WNBA Stars Miss Games for COVID-19 Protocols, Blame Commercial Flights

Less than a week after tipping off its 2022 season, the WNBA has seen a number of its stars sidelined due to league health and safety protocols.

And players are blaming the league’s travel policies for missing games.

WNBA teams fly commercial for games, necessarily increasing players’ exposure to COVID-19. And now that the Federal Aviation Administration (FAA) has loosened restrictions and lifted mask mandates for flights, anyone who flies commercial is at an even higher risk of contracting the virus from their fellow passengers or flight crew.

Natasha Cloud.

Washington Mystics guard Natasha Cloud was ruled out of a game after exposure to COVID-19 on a commercial flight.

AP Photo/Nick Wass


After Breanna Stewart and Seattle Storm teammate Epiphanny Prince were ruled out of Wednesday night’s matchup against the Phoenix Mercury due to positive COVID-19 tests, the 2018 WNBA MVP and three-time All-Star took to Twitter to share her thoughts.

“Fly commercial they say…” she wrote above the team’s injury report.

Without its first- and third-leading scorers in Stewart and Prince, respectively, Seattle suffered a 20-point blowout on the road against the Phoenix Mercury. Widely thought to be a title contender, the Storm now own a 1-2 record.

But Seattle isn’t the only team struggling with Week 1 absences related to COVID-19. The Washington Mystics played without point guard Natasha Cloud in their blockbuster matchup against the Las Vegas Aces Tuesday night.

Cloud, who has been red-hot to start the year, spoke out about flying commercial even before she was sidelined due to health and safety protocols. She noted that players are still expected to travel and try to maintain “a Covid free season….while being surrounded by random people not wearing mask[s].”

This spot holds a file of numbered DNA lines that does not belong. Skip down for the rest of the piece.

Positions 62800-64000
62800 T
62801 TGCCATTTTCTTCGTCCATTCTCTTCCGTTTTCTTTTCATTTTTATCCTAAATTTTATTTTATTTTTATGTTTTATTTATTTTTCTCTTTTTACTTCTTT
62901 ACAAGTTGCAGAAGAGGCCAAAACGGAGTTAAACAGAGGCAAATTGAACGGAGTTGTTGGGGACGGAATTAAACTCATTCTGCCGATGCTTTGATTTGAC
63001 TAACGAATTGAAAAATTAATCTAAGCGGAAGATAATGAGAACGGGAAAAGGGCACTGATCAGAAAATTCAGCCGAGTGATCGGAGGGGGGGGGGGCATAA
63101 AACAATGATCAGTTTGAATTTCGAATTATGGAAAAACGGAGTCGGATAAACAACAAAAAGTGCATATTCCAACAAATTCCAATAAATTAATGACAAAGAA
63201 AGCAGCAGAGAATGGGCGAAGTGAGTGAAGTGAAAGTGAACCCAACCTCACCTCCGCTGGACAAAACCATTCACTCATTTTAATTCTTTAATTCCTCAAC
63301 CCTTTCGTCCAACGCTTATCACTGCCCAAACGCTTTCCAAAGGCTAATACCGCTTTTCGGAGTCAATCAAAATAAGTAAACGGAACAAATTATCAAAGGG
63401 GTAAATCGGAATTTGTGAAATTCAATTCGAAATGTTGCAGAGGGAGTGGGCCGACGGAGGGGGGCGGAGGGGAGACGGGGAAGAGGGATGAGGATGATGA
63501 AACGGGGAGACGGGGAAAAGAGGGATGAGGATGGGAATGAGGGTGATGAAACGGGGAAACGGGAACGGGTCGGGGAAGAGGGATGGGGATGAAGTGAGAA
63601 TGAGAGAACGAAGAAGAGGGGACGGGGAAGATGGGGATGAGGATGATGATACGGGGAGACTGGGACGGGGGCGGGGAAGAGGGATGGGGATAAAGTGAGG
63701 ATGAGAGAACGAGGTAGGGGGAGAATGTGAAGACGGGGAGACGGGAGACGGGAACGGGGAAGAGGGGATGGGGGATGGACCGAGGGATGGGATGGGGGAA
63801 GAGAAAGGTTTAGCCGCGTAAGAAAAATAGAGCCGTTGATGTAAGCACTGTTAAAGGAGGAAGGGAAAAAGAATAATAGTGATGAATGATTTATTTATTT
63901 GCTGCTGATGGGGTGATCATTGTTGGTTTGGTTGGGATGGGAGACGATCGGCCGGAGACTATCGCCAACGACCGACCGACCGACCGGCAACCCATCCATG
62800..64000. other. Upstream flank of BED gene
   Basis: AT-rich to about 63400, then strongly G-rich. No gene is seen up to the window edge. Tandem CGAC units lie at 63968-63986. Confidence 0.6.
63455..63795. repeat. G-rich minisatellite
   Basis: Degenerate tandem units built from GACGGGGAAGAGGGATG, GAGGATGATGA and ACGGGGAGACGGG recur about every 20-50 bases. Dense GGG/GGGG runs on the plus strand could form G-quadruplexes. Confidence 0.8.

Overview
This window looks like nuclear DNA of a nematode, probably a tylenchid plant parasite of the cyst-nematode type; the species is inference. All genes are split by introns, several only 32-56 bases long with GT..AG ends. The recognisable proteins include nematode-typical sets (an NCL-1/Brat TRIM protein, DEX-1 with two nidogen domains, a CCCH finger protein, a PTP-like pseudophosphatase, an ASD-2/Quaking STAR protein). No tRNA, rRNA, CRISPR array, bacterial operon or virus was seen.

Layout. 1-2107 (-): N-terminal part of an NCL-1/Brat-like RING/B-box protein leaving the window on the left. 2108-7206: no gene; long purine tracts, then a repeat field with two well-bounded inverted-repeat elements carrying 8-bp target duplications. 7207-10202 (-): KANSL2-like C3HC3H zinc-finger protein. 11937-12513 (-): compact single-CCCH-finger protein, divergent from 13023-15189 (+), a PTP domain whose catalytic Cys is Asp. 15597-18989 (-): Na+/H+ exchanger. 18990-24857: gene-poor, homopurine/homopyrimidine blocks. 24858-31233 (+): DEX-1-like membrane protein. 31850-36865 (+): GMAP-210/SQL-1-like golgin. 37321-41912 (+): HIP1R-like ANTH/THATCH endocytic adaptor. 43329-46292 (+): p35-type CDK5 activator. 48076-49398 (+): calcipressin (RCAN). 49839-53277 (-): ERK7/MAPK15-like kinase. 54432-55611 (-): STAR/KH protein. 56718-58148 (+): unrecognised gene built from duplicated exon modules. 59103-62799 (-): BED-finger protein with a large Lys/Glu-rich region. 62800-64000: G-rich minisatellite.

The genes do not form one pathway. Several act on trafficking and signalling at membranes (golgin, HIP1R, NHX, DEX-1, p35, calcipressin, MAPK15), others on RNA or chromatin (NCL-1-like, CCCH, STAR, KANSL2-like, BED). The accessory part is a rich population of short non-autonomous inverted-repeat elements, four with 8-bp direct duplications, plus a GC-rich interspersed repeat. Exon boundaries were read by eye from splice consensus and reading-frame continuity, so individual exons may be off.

Once she learned she’d be out for the game, Cloud took to Twitter once more:

“Shoutout to the @WNBA for flying us commercial during a pandemic,” she wrote. “(And no mask mandates) Go mystics 🗣.”

COVID-19 just adds another layer to the WNBA’s preexisting travel woes, which have long been a prime issue for players, as long trips, connecting flights, delays, and cancellations have derailed games in recent years. But last season, when billionaire New York Liberty owner Joe Tsai took matters into his own hands by flying his players private, the WNBA slapped the Liberty with a hefty fine and even threatened to discontinue the franchise altogether.

Whether the league will take action now that the pandemic is more overtly threatening the quality of its product and the outcomes on the court still remains to be seen. A WNBA spokesperson declined to comment on the substance of Stewart’s and Cloud’s tweets, but noted that Commissioner Cathy Engelbert has spoken publicly about the prohibitive cost of charter flights for the league.

But if we know one thing, it’s that the players refuse to be quiet about the issue at hand:

The Seattle Storm declined to comment on Stewart’s tweet and the league’s health and safety protocols. The Washington Mystics did not immediately respond to Insider’s request for comment.

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